Tuesday, December 22, 2015

Should Christians Be Encouraged to Arm Themselves? A Response to John Piper

John Piper recently released an article here entitled, "Should Christians Be Encouraged to Arm Themselves?" wherein he argues, using 9 points, that it is against the tenor of the New Testament for a Christian to use force against his foes.

I would like to thank Dr. Piper for his insights, his concern for the peaceful thrust of the New Testament, and for bringing this topic into the spotlight.

I myself have been very concerned with an attitude that I see in my own Christian circles (Reformed) concerning a preoccupation with, and overemphasis upon guns. Perhaps this is the attitude that Dr. Piper was intending to react against, an attitude which I myself have come close to writing against several times. I hope this was Dr. Piper's intention. However, since he has fired the first shots in this debate (pun totally intended), I feel that it would be most beneficial to respond to his article since I believe he has missed the mark.

Below I will outline Dr. Piper's nine points and give a brief response to each one.

1. The apostle Paul called Christians not to avenge ourselves, but to leave it to the wrath of God, and instead to return good for evil. And then he said that God gave the sword (the gun) into the hand of governmental rulers to express that wrath in the pursuit of justice in this world.

I agree completely with his first point here. God has called us to refrain from avenging ourselves and he has left the power of the sword and gun in the hands of the governing officials.  However, I believe that Dr. Piper has missed a very important aspect of his first point. Namely that the government has both the right and the responsibility to protect those under its care. In order to do this, the governing authorities hire men and women to carry guns and partake in lawful and orderly enforcement of the law. Some law enforcement officers have more authority and some less, and they all have differing responsibilities. In fact, some of those law enforcement officers are civilians, like you and me. This is why it is still legal to make a citizen's arrest and carry a gun and help the government to protect the safety of those living within its borders. For all intents and purposes, the state is employing citizens as volunteers to keep the innocent safe from evil men. So if the governing authority passes their "sword" to police officers, FBI agents, security guards, and civilians in order to protect others, then each party is simply an extension of the governing authority which has a God-given right to use "the sword."  This is not un-Christian as Piper supposes, but it is very Christian to lock arms with the side of justice and righteousness in whichever way the governing authority permits.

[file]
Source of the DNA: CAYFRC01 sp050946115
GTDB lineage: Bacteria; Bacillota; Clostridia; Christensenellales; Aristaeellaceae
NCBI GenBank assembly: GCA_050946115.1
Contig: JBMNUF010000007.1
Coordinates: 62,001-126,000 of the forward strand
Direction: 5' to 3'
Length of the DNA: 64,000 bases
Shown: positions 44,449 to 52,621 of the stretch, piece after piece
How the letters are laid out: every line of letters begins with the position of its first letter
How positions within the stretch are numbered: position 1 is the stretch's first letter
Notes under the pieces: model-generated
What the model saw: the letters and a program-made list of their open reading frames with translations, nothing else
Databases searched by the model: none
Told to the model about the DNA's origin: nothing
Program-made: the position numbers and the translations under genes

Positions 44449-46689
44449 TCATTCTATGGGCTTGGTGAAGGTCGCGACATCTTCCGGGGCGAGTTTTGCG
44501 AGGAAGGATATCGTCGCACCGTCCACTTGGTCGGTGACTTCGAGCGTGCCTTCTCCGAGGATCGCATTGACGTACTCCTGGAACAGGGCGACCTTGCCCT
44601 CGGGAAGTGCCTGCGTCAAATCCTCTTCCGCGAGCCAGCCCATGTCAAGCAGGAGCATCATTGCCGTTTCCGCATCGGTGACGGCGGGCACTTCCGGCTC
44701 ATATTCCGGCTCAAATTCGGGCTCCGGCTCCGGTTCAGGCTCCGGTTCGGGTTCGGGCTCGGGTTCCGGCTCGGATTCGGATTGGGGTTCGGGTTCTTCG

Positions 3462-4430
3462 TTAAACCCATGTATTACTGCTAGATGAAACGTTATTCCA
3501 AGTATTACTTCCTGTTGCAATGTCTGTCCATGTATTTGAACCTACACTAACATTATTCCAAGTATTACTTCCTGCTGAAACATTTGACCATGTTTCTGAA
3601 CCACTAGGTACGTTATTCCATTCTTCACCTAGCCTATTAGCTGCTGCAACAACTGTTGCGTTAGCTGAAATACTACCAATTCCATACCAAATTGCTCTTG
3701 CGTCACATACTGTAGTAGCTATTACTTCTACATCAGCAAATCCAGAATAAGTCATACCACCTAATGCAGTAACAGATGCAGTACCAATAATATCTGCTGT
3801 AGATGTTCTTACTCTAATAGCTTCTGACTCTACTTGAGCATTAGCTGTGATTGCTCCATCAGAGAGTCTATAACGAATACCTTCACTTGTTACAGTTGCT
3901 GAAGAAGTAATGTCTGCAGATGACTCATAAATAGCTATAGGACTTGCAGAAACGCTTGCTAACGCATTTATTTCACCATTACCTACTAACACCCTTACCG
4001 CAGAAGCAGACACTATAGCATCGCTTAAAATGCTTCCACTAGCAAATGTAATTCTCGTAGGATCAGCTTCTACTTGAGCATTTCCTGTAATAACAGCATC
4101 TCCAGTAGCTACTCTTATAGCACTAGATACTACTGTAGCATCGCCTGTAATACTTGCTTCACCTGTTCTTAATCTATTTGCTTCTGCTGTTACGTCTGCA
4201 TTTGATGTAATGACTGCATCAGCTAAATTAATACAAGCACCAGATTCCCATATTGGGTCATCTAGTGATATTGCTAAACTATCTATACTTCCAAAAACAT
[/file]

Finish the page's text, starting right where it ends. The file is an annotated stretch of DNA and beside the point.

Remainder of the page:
2. The apostle Peter teaches us that Christians will often find themselves in societies where we should expect and accept unjust mistreatment without retaliation.

Again, I cannot help agree with Dr. Piper here, especially since he simply quotes Scripture. But in this argument he seems to mix up defense of the innocent with the persecution that comes from "doing good" as  believer in Christ. If my response to his first point is correct, then it makes sense that an armed civilian may serve the government in the same way as an armed police officer, as the state permits. I don't know anyone who thinks that they should be able to use his firearm in order to respond to persecution. 

3. Jesus promised that violent hostility will come; and the whole tenor of his counsel was how to handle it with suffering and testimony, not with armed defense.

Here Piper quotes Luke 21

They will lay their hands on you and persecute you, delivering you up to the synagogues and prisons, and you will be brought before kings and governors for my name’s sake. This will be your opportunity to bear witness. 

Again, as in point two, Piper fails to differentiate between persecution and an intruder who intends to harm the innocent. If a person is "delivering you up to the synagogues and prisions" and bringing you before the "kings and governors" they are seeking to act within the law, not break it. They are supposing that YOU dear Christian are the law breaker who deserves the sword. They are bringing you to justice. So let me say this clearly, if you are arrested for the cause of Christ, don't fight back. But this still has nothing to do with whether or not a Christian should carry a weapon or not. 

4. Jesus set the stage for a life of sojourning in this world where we bear witness that this world is not our home, and not our kingdom, by renouncing the establishment or the advancement of our Christian cause with the sword.